Executive Team Development

Is it possible for people at the senior leadership level of your organization to work as a cohesive team? After all, you are probably dealing with a group of very independently minded-individuals who are self-confident (maybe even egotistical) at this point in their careers. In addition, you are likely looking at a group of people who are hyper-competitive, hard driving, and unlikely to seek out help from others. These individuals have probably been compensated and rewarded for results within their individual business units. They are very focused on “righting their own ships” rather than worrying about other parts of the business. Finally, these individuals may even be in pitched battle for the final career move into the CEO’s or COO’s office. So an equally important question is this: is working as a team important or does some degree of collaboration add value at the top of the organization?

The answer to question one is a resounding yes, but it is a daunting task. We find many senior leaders have a rather large gap in their “team IQ.” Many have forgotten, or never learned, about the power that can be achieved from building a consensus and combining the wisdom and insights of a group of smart people. Many senior leaders have developed enormous blind spots and are unaware of their teaming deficiencies. Some senior leaders are so smart in their own right that they have the “curse of the brilliant”… in other words, they suffer from the delusion that no one else could possibly have anything of value to add to their perspective on business problems.

As for the second question, we find that many leaders of independent business units are often not interested in other units and don’t believe senior leaders need to find a way to coordinate better. Although many of them share resources like HR, talent management, IT, legal, and financial services they do not realize that if they shared a common vision and strategy they would function more effectively. Furthermore, senior leaders share a pool of scarce capital resources, they can either work together to maximize their resources or they can choose to compete and fight for them. Senior leaders provide a powerful role model for younger leaders who aspire to lead and manage, like their role models at the top of the organization. Younger leaders are going to act like their role model at the top of an organization. Additionally, senior business-unit leaders often share a common customer base that could be leveraged more effectively if the senior management team knew how to “play together.” Finally, the senior group has to collaborate and reach consensus in order to map out the future strategies and direction of the overall business. In short, when you are at the top of an organization you have a potentially valuable “think tank” of people with a lot of intellectual capital that can be directed toward a myriad of collective or individual business issues. The reasons for senior leaders to collaborate are both compelling and overwhelming.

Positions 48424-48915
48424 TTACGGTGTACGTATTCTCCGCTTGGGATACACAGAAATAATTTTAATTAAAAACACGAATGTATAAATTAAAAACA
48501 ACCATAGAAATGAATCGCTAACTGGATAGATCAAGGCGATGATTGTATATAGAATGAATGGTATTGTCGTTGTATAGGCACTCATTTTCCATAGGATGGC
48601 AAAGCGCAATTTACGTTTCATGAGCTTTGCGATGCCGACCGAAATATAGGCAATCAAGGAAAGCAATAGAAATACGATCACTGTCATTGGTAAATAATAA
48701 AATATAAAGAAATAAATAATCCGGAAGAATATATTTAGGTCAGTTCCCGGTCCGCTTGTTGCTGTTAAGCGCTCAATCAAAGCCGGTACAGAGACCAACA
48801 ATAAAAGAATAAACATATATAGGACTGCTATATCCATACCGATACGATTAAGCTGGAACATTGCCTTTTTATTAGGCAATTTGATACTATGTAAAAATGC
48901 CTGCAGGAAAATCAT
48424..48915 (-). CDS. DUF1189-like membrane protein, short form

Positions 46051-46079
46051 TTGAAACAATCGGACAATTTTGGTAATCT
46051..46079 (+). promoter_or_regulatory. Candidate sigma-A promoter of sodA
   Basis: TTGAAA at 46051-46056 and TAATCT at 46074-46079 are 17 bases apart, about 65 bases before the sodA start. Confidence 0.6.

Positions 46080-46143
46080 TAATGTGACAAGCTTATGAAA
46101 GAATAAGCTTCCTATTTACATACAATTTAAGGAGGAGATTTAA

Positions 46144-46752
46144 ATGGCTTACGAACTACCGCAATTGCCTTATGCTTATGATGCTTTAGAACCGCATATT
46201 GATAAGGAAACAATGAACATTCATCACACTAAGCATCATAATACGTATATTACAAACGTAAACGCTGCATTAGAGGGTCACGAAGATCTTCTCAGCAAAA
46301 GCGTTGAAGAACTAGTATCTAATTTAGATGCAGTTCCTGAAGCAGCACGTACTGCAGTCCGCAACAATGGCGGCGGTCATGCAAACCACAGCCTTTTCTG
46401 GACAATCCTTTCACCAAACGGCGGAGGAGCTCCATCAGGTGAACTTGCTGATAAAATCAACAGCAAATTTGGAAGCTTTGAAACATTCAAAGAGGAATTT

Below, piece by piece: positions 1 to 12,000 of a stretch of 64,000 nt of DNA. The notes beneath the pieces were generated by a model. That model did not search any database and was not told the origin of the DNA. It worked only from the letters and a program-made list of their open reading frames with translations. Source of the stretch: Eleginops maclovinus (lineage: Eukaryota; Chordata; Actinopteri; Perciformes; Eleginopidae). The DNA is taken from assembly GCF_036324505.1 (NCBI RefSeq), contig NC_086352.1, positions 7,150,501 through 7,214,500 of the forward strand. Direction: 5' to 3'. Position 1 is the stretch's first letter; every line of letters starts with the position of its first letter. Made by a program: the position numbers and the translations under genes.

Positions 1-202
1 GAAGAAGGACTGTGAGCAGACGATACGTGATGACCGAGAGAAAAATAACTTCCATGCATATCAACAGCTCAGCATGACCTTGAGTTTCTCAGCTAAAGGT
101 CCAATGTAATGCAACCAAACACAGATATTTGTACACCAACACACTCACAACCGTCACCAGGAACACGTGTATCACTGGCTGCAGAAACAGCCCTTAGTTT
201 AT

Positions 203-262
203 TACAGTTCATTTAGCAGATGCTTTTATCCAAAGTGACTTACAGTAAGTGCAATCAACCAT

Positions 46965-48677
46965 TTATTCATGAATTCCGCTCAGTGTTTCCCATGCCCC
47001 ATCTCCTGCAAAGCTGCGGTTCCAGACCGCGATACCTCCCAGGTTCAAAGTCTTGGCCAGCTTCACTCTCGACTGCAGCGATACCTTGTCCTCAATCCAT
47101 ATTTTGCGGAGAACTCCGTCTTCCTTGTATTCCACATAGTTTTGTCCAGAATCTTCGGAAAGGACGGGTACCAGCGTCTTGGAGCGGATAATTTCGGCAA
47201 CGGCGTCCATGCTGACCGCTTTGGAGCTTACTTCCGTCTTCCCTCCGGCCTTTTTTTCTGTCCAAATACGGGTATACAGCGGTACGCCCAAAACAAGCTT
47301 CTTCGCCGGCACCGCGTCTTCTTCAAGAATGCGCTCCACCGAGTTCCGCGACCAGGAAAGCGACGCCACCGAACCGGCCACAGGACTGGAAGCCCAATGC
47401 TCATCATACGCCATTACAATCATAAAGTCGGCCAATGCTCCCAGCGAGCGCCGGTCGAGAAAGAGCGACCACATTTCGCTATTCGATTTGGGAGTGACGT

Senior leadership team building retreats designed to take on these questions can help senior leaders discover the skills, tools, and values that can be developed closer alliances. Senior leadership team retreats should be customized to meet the unique needs of each senior group.

Senior leadership team building needs to include a number of critical components:

  • Interactive simulations and tasks that help senior leaders discover their natural strengths and weaknesses
  • Discussions and presentations about key senior team leadership principles, skills, and concepts essential to senior team leadership
  • Exercises that demonstrate the value of collaboration and coordination and allow senior leaders to practice vital skills
  • Opportunities to work on real issues like strategy, resources utilization, organization culture, and other current issues
  • Opportunities to develop interpersonal relationships, behavioral expectations, and a guiding team charter
  • Action planning to transfer learning, agreements, and changes back to the workplace

Senior leadership team retreats are intense working sessions that usually occur at designated offsite locations where senior managers cannot be distracted by tactical problems and distractions. Does your senior management team work together or is there dysfunctional at the top?

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About the Author

Steven Stowell, Ph.D.

Dr. Steven J. Stowell is the Founder and President of the Center for Management and Organization Effectiveness, Inc. CMOE was created in 1978 for the purpose of helping individuals and teams maximize their effectiveness and create strategic competitiveness. Steve’s special interests lie in helping leaders and organizations transform into high-performance cultures that are focused on long-term, sustained growth. Steve began his career working in the energy industry. During the past 30 years, Steve has consulted with both small and large corporations, government agencies, school systems, and non-profit organizations in 35 different countries. Steve enjoys the challenges of • Helping functional organizations define, create, and execute strategy in order to differentiate the business. • Developing and designing creative and innovative learning experiences, simulations, and keynote presentations. • Helping functions across the organization be more effective and aligned in executing long-term plans. The centerpiece of Steve’s consulting, learning, and executive coaching work is his advocacy of applied research and data collection. Steve is a highly effective presenter and facilitator and enjoys creating customized solutions, assisting senior teams, defining strategic direction from the individual level to the corporate and business-unit level, and improving teams that are faced with important challenges and issues.